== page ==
Close-Up (Abbas Kiarostami, 1990)
The film tells the story of the real-life trial of a man (Hossain Sabzian) who impersonated film-maker Mohsen Makhmalbaf, conning a family into believing they would star in his new film. It features the people involved, acting as themselves. A film about human identity, it helped to increase recognition of Abbas Kiarostami in the West.
Navigating between the documentary and the fiction film, Abbas Kiarostami’s Close-Up is inspired of real life event and presents the real people who were a part of this amazing story. The trial shown and the interview of Kiarostami with Sabzian are real but the rest of the film parts are re-enactments.

Honestly, it took me a while to actually understand that I wasn’t watching a fiction film but something more like a documentary. The plot and the truth of the acting got me stuck to the screen for the entire film. The gaze of Sabzian who acted and impersonated film director Mohsen Makhmalbaf in real life and invented a story and did rehearsals with the members of the family is fascinating and it tells how bad people want to be. Sabzian was someone important for this family and having lost his with his divorce and his children split between him and his wife made stability and helped his esteem. He wanted to be Makhmalbaf so bad that he kept his character for a long time.
As a filmmaker, Kiarostami had a keen instinct to take this story and put it into film. What helps the most here is how benign the crime of the so-called crook is.  It is easier for the people involved to re-enact and participate in this project. What is also interesting for Kiarostami and any cinephile out there is the fact that he impersonates and fantasizes the work of a film director. Even today, as a passionate of films I would love to be a director just like Stanley Kubrick, Martin Scorsese, or Claude Jutra. It is possible to dream about that and to keep this in mind is essential. Sabzian kind of realized a phantasm of being someone else and having the title of what he considers to be his dream.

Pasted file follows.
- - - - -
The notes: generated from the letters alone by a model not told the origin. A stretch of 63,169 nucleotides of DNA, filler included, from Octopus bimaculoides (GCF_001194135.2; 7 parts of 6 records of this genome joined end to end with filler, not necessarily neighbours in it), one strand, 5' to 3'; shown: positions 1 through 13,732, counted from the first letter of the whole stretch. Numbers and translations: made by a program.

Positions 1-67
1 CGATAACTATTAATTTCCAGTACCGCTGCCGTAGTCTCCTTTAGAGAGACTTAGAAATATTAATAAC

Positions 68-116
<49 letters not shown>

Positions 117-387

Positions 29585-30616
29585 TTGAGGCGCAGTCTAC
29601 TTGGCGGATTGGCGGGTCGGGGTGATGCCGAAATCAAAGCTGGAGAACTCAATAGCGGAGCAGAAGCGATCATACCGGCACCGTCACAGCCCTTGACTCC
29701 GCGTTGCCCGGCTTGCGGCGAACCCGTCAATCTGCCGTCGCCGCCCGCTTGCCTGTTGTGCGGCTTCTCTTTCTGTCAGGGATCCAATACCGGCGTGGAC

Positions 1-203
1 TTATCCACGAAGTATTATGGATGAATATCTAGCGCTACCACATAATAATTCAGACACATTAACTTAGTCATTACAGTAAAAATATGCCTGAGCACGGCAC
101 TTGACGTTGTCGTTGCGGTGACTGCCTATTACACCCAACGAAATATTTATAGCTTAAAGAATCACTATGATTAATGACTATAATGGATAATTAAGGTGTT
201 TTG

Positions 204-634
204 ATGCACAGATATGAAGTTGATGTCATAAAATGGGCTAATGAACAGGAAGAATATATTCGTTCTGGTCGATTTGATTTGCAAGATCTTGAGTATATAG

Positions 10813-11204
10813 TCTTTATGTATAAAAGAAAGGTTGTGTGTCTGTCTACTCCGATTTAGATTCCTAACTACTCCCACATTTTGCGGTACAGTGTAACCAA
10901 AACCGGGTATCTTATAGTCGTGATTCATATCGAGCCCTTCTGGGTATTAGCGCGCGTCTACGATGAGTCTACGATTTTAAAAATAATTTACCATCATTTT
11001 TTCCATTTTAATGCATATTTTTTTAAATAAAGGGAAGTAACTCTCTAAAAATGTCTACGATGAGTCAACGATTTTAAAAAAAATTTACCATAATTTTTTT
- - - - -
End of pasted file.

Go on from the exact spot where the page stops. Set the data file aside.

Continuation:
His mise en scène is simple, subtle, and efficient. The use of jump-cuts and long shots might be one of the few cues that it is a documentary more than a fiction film. It is a great reinterpretation of the Cinema Vérité that was pioneer in Québec by the likes of Pierre Perrault and Michel Brault who just passed away recently. To make a story with real events and to make it entertaining and with narratives without any voice overs or face interviews demonstrates just how great Kiarostami is a storyteller and a movie director. A great masterpiece.

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